Altocloud’s Dan Arra points out that the company’s Irish operation in Galway happens to be a European centre of expertise for contact centre and communications software. That’s thanks to the presence of Avaya, Nortel, Cisco and others.
 

Dublin for DevOps

 Adds Catherine Renwick of Workday: “To my mind, there’s a big DevOps wave that’s happening across Dublin. There’s a really vibrant community in that area, lots of meetups and no shortage of competition for talent. When I think about growing a team, I think about it like: where can I hire the best candidates, and where does that expertise currently exist?”
 
Adrian at Zendesk agreed, and underlined the point about skills mobility within Europe: “There’s a higher percentage of DevOps per capita, but otherwise a ton of engineering schools, a ton of engineers that have moved there. There’s a lot of companies with offices around Ireland, in Ireland, and Europe in general. Engineering talent moves around and you can build whatever you want to build.” In fact, Zendesk decided to build its contact centre software initially in Ireland because of the DevOps community – “probably the biggest in Europe” – and specialisation such as mobile development.

 
Alternative locations

 Many of the top technology arrivals to Ireland have tended to cluster around Silicon Docks in Dublin, and with good reason. But it’s far from the only show in town. Zendesk’s largest international office is on the edge of a leafy suburb in Dublin, easily accessible from the centre. In 2015, Workday moved into a new office on the north-west side of the city. It’s not normally where technology companies are found, but it gave the company the space it needed to grow. Workday has put down roots in the surrounding community through volunteering with local schools, sponsoring libraries, and supporting projects like CoderDojo, an initiative that teaches young children the basics of software development.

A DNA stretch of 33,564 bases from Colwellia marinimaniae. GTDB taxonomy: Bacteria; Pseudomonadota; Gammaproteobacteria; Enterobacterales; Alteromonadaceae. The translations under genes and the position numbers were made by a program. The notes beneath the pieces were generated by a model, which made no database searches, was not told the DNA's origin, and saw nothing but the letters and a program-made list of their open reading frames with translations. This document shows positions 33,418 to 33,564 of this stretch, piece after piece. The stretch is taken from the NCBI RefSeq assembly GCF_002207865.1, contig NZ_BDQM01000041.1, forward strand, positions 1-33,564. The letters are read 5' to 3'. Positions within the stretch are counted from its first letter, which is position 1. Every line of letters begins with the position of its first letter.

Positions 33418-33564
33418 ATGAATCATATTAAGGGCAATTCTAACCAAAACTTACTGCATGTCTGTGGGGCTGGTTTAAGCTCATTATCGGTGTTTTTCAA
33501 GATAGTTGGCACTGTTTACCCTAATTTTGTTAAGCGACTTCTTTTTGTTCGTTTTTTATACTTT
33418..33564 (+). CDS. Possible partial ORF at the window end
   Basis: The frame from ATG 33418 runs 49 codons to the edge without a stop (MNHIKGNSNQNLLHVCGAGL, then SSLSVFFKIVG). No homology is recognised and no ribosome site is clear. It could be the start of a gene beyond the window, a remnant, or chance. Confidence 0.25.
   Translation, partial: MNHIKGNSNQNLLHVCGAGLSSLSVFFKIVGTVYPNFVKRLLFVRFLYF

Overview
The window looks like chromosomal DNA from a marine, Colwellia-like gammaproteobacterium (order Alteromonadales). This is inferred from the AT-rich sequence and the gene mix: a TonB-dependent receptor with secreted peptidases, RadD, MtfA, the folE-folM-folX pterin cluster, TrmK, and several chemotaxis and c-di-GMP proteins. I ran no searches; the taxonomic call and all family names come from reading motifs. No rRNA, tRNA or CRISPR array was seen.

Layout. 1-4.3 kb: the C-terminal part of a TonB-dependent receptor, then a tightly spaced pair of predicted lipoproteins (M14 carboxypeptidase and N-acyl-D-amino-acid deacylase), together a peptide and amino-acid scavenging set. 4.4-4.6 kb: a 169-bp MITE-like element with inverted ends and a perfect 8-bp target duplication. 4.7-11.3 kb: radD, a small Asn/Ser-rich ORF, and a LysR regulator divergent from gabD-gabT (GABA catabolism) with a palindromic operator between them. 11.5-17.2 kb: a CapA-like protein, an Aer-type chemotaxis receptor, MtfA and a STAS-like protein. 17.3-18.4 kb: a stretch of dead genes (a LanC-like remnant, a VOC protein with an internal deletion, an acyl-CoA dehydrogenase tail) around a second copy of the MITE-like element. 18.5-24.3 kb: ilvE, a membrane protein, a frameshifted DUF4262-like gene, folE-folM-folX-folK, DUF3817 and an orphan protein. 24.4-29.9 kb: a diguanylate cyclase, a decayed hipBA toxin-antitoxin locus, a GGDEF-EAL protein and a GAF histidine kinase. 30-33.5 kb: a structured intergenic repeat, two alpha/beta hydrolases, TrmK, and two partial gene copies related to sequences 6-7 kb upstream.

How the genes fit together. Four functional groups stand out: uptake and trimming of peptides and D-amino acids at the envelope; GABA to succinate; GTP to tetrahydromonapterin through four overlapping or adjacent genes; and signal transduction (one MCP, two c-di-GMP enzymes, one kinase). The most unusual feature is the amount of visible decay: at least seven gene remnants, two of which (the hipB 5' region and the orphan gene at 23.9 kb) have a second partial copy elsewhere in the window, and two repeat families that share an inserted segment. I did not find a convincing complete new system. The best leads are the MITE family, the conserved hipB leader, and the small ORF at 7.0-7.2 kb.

Altocloud’s willingness to look beyond the Irish capital extends to its work with research centres. Four years ago, it engaged with engineers at Waterford Institute of Technology, in the south-east of Ireland, to supplement teams at its head office in Galway, and in Armenia.
 
When the time came to expand that product’s features, Altocloud returned to academia and worked with the Insight Centre based at the university campus of NUI Galway. The facility is considered as a centre of excellence for semantic search, machine learning and data analytics. “We hired a couple of Ph.D.s out of that programme. Our chief data scientist came out of the Insight team,” said Dan Arra.
 
Arra drew a parallel between Ireland’s technology industry and how companies in the U.S. are looking further afield than Silicon Valley, to places like Austin, Texas or Portland, Oregon. “I’d say Dublin is kind of like Silicon Valley and I’d say Galway is a little bit like Austin. And importantly, there’s great music and great food in Austin, and also some great talent, just like there is in Galway,” he said.
 
One way or the other, it comes back to culture. And the message from the three software companies is that it’s an area where Ireland excels.